A new parent wants to know how to avoid spoiling her baby. Advice blogger Miriam Steinberg-Egeth offers her opinion.
All the parenting books say that you can't spoil a baby before he or she is three months old. My baby is three months old today. What parenting traps should I avoid so that I don't start spoiling her now?
I could consult a bunch of parenting books in order to respond to your question, but those are just the resources that got you in this situation in the first place. Plus, I have a newborn sleeping against my leg on the couch and a 2-year-old just barely asleep at her crib, so I risk waking these babes if I get up to do some research. Spoiled, you say? One parent's spoiled is another one's typical Tuesday night. Also, I don't have any parenting books.
After that intro, I'm sure my advice is really going to count for a lot here, so I'll continue. My understanding of that three month cut off is that it stems from the idea that, typically, babies are big enough at three months to be able to go longer stretches of time without eating. Once a baby can go longer without eating, the thinking goes, you don't have to respond every time he wakes up at night. If you don't have to respond to every cry at night, then you also don't have to respond immediately during the day. If you don't respond immediately during the day either, your baby will learn to be more self-sufficient. If your baby is more self-sufficient, he won't rely on you as desperately for comfort and entertainment. If he isn't entirely reliant on you for comfort/entertainment, then your baby won't end up spoiled. Dayenu.
I have no idea if any of this is true, and my husband and I haven't been compelled to test the theory. Our two-year-old loves us and needs us and knows we're there for her. When we can't immediately pick her up or attend to her, we explain why (I have to turn on the oven, and it's not safe for you to be near it; it's 4:00 a.m., and that's too early to get up; or, more recently, the baby needs to eat now, but I'll play with you when he's done.) We set boundaries, particularly around safety, but when we can attend to her, we do. She's only two, and "spoiled" to me really connotes a five-year-old in the grocery store begging for and receiving candy. Fortunately, we're not in that territory yet, and we don't forsee succumbing to that type of demand.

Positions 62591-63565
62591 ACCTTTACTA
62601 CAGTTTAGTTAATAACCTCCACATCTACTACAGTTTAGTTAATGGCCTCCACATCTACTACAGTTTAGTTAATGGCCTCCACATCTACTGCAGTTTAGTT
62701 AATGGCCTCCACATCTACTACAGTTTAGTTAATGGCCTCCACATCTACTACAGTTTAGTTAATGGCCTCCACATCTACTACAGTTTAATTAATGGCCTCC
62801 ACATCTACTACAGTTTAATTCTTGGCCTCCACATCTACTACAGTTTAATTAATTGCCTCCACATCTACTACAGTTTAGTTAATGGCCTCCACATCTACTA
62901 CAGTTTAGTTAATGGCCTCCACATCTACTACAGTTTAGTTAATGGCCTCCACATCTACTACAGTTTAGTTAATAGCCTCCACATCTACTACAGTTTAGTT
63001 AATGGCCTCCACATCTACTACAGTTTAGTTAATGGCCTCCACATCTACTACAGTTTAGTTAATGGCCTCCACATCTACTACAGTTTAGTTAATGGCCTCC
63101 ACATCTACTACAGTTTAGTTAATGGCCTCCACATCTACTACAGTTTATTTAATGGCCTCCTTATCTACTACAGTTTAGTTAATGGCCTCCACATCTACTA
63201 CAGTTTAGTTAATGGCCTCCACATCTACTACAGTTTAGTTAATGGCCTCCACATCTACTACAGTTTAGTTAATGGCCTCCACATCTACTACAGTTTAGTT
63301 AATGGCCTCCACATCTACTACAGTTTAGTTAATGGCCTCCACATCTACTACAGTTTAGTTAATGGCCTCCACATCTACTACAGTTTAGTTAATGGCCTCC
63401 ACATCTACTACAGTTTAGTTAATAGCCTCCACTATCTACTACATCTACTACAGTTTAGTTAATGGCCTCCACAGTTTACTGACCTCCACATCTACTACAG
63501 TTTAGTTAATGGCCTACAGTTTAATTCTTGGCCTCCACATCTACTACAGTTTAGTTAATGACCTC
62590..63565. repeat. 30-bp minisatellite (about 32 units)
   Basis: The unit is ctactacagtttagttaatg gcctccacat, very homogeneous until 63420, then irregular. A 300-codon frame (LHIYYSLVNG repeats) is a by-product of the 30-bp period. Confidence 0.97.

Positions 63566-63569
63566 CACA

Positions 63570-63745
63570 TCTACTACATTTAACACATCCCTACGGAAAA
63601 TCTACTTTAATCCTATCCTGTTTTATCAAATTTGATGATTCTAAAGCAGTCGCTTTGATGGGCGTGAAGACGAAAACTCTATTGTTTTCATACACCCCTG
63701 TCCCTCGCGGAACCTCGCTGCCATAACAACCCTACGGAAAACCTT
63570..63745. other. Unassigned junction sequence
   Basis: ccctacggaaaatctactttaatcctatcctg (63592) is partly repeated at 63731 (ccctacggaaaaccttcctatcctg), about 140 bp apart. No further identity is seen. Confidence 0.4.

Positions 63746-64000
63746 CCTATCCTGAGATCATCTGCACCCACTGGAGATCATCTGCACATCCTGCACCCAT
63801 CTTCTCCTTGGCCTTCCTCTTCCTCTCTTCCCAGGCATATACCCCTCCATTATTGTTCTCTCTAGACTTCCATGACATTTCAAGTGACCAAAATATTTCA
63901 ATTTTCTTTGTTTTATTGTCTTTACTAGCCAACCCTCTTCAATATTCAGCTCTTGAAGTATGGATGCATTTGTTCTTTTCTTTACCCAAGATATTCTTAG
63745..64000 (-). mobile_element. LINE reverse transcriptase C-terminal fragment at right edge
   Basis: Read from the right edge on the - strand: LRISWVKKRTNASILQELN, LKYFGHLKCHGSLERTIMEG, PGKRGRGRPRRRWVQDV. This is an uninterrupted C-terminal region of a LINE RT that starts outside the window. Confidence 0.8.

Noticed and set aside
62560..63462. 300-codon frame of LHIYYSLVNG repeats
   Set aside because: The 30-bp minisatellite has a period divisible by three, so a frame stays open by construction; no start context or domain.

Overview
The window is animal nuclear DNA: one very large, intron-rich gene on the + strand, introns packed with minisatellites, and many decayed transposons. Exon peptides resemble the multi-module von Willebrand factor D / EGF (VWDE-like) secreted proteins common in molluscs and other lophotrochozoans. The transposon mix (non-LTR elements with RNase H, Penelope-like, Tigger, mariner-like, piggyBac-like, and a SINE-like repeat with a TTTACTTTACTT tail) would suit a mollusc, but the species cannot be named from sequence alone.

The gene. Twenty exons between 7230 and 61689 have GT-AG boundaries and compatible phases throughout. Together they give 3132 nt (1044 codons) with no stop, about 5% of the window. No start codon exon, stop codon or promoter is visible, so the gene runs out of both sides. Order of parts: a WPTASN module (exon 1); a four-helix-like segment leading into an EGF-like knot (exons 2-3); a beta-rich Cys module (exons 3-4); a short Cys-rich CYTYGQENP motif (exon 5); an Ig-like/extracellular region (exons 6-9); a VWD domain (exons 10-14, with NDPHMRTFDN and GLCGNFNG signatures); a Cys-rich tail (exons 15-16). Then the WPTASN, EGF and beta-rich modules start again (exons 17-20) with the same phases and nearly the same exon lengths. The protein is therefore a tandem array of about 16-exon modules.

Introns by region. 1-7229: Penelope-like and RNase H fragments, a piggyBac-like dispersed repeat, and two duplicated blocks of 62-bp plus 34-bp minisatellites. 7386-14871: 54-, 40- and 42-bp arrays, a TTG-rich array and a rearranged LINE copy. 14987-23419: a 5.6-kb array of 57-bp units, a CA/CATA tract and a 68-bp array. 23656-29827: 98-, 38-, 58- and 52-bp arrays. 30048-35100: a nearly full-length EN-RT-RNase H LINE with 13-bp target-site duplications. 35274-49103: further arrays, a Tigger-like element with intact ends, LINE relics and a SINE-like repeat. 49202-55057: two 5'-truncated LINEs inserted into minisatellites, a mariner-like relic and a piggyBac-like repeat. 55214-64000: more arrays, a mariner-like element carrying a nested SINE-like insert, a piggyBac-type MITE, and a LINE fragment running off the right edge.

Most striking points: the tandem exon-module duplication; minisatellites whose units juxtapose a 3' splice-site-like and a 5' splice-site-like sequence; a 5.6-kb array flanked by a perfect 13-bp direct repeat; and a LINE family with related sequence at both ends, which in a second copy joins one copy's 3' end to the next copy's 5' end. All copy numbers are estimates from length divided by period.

The older a kid gets, the more you can reason with her, but a three-month-old, or even a six- or nine-month-old doesn't understand why you're not responding, just that you're not. I already see that sometimes my newborn is going to cry for longer periods of time before immediately being picked up, but it feels different to me when it's out of circumstance/necessity rather than to make a point or stave off some amorphous "spoilage." All that being said, as with basically anything about parenting, I think you have to do what works for you. If you are a competant and caring parent, your child will be safe and loved, and the incremental decisions that drive parents nuts in the moment don't matter so much in the big picture. As for more tangible tips, I do agree with the parenting advice that suggests putting your baby down while drowsy rather than asleep (the baby, not you), and I think some sleep training is necessary if you ever want to sleep through the night again, but it doesn't have to involve "ferberizing," and it certainly doesn't have to be at three months old. Yes, those two pieces of advice are about sleep, because that's actually the only thing that matters.
If you want to find a source that confirms or denies essentially anything you want confirmed or denied and you're not happy with your current set of parenting books, try google. Whatever you're doing, someone else has tried it lots of people have opinions on it. Then again, I've also heard that you shouldn't trust anything you read online.